Roxane Gay's criticism has appeared in the New York Times, the Wall Street Journal and many other publications.
Roxane's top 10:
1. “The Twelve Tribes of Hattie” by Ayana Mathis
2. “How Should a Person Be” by Sheila Heti
3. “Battleborn” by Claire Vaye Watkins
4. “Beautiful Ruins” by Jess Walter
5. “I Am a Magical Teenage Princess” by Luke Geddes
6. “NW” by Zadie Smith
7. “The Round House” by Louise Erdrich
8. “Gone Girl” by Gillian Flynn
9. “Forgotten Country” by Catherine Chung
10. “How to Get Into the Twin Palms” by Karolina Waclawiak
1. Explain why your No. 1 book was your favorite title of the year: My No. 1 book is “The Twelve Tribes of Hattie” by Ayana Mathis because the story of this sprawling family felt honest in a way I don’t see enough of. We see the best and worst of Hattie, who spawns the novel’s tribe, and that same intimacy of revelation is shown in the portrayals of her children and husband. Mathis has a lot of empathy for her characters and really understands the historical moment in which she placed them.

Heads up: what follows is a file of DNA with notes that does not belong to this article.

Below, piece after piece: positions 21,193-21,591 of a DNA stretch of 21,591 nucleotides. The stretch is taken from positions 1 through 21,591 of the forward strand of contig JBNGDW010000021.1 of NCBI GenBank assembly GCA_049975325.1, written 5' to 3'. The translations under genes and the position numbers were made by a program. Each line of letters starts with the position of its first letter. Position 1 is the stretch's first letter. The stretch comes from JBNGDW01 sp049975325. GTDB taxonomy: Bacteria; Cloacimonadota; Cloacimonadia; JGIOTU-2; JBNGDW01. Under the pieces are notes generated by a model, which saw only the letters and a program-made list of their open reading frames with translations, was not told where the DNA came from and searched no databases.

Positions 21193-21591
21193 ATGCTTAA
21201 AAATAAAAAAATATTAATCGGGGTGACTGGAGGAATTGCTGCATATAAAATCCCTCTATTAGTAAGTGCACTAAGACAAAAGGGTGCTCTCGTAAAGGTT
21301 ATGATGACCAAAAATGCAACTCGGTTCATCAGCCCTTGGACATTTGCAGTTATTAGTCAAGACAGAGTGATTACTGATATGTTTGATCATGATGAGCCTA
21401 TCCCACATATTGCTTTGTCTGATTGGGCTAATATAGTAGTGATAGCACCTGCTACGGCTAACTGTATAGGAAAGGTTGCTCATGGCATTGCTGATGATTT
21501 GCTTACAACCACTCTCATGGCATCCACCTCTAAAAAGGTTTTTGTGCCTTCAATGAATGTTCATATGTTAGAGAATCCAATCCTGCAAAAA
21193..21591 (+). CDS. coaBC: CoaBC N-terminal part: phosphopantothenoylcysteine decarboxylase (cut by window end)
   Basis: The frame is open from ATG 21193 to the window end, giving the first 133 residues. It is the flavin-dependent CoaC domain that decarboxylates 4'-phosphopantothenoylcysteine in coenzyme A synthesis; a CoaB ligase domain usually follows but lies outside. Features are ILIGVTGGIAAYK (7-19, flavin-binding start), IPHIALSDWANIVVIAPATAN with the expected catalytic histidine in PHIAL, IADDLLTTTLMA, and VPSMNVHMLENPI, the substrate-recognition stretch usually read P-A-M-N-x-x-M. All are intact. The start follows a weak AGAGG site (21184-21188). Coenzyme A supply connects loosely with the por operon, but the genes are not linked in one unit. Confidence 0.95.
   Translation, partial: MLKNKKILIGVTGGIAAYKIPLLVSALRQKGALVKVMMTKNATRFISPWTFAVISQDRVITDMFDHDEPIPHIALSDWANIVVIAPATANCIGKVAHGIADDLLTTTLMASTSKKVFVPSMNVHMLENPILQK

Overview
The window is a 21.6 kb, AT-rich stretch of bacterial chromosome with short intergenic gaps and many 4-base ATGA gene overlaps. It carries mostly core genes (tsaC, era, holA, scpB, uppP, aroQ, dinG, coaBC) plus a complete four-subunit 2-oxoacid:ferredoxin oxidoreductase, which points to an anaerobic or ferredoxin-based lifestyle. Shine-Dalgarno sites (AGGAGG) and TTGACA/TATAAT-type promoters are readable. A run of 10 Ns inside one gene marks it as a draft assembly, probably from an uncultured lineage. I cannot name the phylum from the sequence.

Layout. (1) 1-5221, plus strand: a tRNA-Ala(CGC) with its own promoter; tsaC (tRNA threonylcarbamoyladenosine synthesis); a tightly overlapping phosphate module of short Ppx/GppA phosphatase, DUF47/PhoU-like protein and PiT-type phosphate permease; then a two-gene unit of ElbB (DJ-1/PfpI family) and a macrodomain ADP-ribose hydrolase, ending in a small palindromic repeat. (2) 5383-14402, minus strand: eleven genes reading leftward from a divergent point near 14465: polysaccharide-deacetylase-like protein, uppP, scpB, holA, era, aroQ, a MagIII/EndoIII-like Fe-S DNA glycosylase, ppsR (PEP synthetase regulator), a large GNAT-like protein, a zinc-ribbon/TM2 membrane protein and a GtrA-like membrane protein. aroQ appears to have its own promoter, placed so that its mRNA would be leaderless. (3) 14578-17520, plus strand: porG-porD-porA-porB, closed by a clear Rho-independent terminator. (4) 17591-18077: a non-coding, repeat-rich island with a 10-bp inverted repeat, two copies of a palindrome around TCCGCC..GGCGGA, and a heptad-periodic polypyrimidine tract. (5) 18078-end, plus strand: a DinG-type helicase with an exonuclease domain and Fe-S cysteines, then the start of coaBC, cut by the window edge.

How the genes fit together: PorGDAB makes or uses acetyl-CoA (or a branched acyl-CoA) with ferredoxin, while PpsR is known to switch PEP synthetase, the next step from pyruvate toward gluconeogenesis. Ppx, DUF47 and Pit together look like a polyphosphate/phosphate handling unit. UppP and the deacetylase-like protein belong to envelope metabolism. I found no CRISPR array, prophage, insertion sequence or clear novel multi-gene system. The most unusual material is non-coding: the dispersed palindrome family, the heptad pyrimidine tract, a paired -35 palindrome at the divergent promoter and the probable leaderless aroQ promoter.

2. What was the strongest debut book of 2012? “Battleborn” by Claire Vaye Watkins.
3. What book sits outside your list, but has either been overlooked or deserves more attention? “The Sovereignties of Invention” by Matthew Battles.
4. Was there one book, either on your list or off your list, fiction or nonfiction, that seems to best encapsulate America in 2012? “Fobbit” by David Abrams.
5. What was the single most memorable character from a 2012 book?
6. What is the book from 2012, either from your list or not, fiction or nonfiction, that is most likely to join the canon, or still be discussed 20 years from now? Zadie Smith’s “NW” is going to enter the canon for the sheer audacity of the book’s project.